Some animal neuropeptides have been around longer than nervous systems.
Our human brains can seem like a crowning achievement of evolution, but the roots of that achievement run deep: The modern brain arose from hundreds of millions of years of incremental advances in complexity. Evolutionary biologists have traced that progress back through the branch of the animal family tree that includes all creatures with central nervous systems, the bilaterians, but it is clear that fundamental elements of the nervous system existed much earlier.
How much earlier has now been made dramatically clear by a recent discovery by a team of researchers at the University of Exeter in the United Kingdom. They found that the chemical precursors of two important neurotransmitters, or signaling molecules used in nervous systems, appear in all the major animal groups that preceded creatures with central nervous systems.
Researchers found that, “choanoflagellates made protein precursors of two mature neuropeptides, phoenixin and nesfatin.”
Their presence in choanoflagellates was a surprise because neuropeptides typically appear in the context of sender and receiver neurons. “In a unicellular organism, it’s more difficult to make sense of,” Yañez-Guerra said. “This shows that these neuronal molecules started evolving even before the need for this extensive communication between cell and cell. That’s why it was kind of shocking.”
The question that naturally arises is: What were those neuropeptide precursors doing in choanoflagellates, since it couldn’t have been neural signaling? There isn’t a definitive answer yet. Choanoflagellates do appear to produce the mature phoenixin neuropeptide, but not the mature nesfatin neuropeptide. It’s possible that choanoflagellates used their phoenixin neuropeptides to communicate with each other, for instance to coordinate the formation of choanoflagellate colonies.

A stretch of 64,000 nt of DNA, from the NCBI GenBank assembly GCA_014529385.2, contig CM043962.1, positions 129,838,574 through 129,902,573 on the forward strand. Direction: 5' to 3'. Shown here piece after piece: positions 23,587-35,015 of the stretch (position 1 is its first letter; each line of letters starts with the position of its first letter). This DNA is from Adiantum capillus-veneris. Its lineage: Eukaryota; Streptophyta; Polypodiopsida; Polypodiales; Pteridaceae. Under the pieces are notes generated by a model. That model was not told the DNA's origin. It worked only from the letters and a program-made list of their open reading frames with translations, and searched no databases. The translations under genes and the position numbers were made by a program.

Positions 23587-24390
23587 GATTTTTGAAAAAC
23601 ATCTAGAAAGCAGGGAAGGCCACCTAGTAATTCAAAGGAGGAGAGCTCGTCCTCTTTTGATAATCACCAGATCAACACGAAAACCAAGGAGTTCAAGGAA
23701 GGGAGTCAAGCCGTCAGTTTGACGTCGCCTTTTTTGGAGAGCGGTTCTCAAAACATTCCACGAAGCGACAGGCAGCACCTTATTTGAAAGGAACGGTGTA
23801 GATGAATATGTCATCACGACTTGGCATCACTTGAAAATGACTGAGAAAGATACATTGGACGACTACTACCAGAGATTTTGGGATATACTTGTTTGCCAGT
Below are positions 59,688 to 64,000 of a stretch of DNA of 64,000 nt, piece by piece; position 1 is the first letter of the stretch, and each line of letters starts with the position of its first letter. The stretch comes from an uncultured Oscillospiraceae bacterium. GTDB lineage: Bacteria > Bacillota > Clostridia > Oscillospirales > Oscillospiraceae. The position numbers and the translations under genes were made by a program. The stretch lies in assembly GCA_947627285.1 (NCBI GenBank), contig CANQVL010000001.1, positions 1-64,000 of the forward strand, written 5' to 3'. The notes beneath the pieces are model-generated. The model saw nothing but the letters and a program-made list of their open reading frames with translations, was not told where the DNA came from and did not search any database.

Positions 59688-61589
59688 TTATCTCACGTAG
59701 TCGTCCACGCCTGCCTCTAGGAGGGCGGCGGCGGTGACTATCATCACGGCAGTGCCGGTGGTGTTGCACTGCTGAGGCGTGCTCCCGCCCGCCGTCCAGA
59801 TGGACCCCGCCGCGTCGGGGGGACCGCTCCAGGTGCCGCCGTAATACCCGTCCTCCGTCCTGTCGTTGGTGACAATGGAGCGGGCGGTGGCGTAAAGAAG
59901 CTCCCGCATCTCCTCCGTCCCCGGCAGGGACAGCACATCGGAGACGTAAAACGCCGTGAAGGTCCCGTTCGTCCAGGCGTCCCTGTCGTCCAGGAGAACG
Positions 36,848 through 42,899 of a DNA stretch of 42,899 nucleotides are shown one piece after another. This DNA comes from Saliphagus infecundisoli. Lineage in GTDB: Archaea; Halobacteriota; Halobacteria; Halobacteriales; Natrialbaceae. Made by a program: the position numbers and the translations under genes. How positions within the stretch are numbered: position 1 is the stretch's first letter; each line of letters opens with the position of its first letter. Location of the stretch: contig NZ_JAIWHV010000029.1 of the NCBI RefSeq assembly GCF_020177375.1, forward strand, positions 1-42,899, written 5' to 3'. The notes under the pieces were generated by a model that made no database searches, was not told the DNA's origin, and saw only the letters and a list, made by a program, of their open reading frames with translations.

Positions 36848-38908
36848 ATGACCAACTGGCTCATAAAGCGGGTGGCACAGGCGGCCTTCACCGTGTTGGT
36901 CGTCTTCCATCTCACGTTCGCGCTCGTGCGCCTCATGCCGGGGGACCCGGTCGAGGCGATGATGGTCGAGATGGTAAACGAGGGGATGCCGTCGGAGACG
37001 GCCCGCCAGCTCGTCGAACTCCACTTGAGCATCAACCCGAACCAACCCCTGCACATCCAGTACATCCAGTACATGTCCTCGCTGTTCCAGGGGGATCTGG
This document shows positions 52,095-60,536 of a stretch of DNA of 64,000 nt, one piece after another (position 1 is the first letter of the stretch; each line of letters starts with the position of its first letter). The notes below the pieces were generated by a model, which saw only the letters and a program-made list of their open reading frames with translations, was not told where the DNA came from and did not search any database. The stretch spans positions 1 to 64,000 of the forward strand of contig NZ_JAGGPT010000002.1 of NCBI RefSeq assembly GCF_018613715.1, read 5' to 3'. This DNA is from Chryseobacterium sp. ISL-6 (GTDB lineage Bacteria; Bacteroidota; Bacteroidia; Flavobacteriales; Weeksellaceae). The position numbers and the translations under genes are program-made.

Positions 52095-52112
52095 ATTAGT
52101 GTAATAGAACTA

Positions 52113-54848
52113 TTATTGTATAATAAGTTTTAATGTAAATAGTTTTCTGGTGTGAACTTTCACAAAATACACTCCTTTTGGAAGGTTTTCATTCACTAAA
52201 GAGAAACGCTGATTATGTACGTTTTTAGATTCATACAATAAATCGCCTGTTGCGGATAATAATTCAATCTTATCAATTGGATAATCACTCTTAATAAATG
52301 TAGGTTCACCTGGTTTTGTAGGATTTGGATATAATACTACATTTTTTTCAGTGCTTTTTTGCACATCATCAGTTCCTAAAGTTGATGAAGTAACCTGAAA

A variety of molecules very similar to neuropeptides are made by nearly all the early animal groups, including the ctenophores (comb jellies) and the cnidaria (jellyfish, corals and sea anemones).
The neuropeptides aren’t the only thing that’s unique about ctenophore nervous systems: The structures of their neural networks are so unusual that researchers suspect they evolved independently of those seen in humans and other animals. Why ctenophores do things differently is a mystery, but it’s clear that nervous systems went through a period of tremendous experimentation and innovation early in their evolution — and that at least some of that experimentation began before animals even existed.
The first couple of sentences in this article make claims that exhibit such a wondrous lack of scientific clarity that they’re more like a political propaganda piece than an excerpt from a science article. “Incremental advances in complexity” that are far less demanding than anything leading to the modern human brain have been shown to lie outside of nature’s ability (see, for example, Douglas Axe’s book, Undeniable).